Minor League Baseball: The Waiting Room for the Major League

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Trenton starting pitcher Mikey O'Brien delivers a pitch during the Eastern League baseball game against the Akron Aeros May 23, 2012 in Trenton, NJ.

All major-league baseball players pass through the minor leagues in their career, and when they make it to the big leagues, they hope never to return to the minors. John Feinstein explores the colorful and mysterious world of Triple-A minor-league baseball, one step beneath Major League Baseball. In Where Nobody Knows Your Name Feinstein writes about the pitchers, position players, managers, and an umpire biding their time in the minors.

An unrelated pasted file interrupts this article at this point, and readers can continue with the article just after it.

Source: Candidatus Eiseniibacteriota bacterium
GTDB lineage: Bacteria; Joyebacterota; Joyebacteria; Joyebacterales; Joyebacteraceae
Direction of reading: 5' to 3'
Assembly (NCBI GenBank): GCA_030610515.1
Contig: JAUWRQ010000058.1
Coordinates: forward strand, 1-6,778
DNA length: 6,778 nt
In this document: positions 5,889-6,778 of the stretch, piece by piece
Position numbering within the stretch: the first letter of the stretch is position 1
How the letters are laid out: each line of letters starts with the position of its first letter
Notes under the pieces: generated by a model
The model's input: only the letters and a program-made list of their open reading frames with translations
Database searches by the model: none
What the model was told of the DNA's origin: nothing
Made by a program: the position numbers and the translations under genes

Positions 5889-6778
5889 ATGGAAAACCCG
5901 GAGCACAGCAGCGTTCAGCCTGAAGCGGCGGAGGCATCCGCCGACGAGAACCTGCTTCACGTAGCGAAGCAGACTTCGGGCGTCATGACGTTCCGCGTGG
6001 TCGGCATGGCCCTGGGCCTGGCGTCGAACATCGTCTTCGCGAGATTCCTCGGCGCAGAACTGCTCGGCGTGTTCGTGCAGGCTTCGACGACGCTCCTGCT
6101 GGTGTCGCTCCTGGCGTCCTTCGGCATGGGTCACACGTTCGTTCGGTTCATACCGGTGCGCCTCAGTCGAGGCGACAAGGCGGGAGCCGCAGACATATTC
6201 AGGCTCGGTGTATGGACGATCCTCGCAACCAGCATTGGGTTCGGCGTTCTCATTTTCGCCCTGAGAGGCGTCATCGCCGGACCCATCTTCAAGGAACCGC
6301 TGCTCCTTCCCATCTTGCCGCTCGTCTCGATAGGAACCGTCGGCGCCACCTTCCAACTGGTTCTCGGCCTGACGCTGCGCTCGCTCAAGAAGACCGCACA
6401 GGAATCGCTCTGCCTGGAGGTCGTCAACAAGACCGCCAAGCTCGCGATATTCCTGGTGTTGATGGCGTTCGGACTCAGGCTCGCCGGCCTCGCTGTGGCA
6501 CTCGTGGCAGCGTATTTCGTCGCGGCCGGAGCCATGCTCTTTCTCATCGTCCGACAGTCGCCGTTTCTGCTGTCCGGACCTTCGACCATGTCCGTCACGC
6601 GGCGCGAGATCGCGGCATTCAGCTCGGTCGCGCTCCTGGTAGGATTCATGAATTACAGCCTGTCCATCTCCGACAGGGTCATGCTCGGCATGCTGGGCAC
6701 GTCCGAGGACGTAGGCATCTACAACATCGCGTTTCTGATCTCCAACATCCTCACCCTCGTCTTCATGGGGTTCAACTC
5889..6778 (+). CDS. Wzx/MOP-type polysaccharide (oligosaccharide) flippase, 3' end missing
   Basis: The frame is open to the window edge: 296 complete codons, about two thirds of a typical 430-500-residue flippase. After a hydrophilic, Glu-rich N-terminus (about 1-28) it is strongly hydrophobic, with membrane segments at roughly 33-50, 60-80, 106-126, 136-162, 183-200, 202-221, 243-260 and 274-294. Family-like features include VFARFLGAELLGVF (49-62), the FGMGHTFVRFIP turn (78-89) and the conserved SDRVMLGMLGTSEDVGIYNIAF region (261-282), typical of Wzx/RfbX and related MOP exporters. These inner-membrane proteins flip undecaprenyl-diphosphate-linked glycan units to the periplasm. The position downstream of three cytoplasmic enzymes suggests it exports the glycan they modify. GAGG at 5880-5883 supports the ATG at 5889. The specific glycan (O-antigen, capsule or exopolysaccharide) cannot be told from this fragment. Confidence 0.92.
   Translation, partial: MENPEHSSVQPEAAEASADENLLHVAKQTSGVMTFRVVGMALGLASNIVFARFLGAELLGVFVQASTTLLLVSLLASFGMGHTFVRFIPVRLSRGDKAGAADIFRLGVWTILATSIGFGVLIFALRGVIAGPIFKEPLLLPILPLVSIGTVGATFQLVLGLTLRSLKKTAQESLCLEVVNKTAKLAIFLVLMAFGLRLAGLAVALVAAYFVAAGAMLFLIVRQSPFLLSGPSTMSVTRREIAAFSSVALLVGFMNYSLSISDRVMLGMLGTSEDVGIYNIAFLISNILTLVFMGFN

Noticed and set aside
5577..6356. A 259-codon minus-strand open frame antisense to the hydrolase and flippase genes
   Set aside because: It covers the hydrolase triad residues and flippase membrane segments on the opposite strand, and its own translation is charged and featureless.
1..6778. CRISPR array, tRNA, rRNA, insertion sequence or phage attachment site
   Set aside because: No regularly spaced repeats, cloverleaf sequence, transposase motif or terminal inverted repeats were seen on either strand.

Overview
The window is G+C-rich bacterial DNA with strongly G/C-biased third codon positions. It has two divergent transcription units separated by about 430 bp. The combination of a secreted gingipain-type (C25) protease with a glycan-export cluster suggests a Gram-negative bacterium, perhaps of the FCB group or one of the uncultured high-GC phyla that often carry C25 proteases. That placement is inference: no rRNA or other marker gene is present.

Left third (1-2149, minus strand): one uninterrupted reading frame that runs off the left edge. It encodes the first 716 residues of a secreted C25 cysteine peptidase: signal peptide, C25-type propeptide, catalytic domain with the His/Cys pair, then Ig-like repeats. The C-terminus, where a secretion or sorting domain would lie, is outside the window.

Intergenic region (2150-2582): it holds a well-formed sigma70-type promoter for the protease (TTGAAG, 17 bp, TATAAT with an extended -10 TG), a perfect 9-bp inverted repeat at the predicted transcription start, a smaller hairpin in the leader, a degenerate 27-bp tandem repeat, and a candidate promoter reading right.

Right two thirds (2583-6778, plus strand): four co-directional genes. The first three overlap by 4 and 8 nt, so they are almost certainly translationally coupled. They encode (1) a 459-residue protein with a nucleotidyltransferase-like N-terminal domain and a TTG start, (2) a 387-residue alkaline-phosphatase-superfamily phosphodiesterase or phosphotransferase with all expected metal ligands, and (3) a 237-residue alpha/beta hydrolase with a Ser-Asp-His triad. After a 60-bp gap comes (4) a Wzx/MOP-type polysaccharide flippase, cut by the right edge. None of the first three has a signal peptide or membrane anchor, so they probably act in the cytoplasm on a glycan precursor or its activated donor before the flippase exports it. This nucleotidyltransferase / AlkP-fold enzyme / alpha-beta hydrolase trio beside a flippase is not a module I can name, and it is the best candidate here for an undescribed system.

“I wanted to write about guys who struggle,” said Feinstein when he was explaining why he chose this topic to write about. "Guys in Triple-A are either on their way up or they've come back down. And some of them are treading water." He wrote about a player who was in the minor leagues for 16 years before he got called up to the majors, where he got one hit out of 22 at bats, and was sent back down to the minors.

He said that managing in Triple-A is the hardest job in baseball, because nobody wants to be there—not just players, but umpires, announcers, managers, everyone would rather be in the big leagues. Some get that chance, but many don't. "To get to Triple-A you have to be an elite baseball player." Feinstein said. "They’re amazingly good baseball players, they’re just not quite there."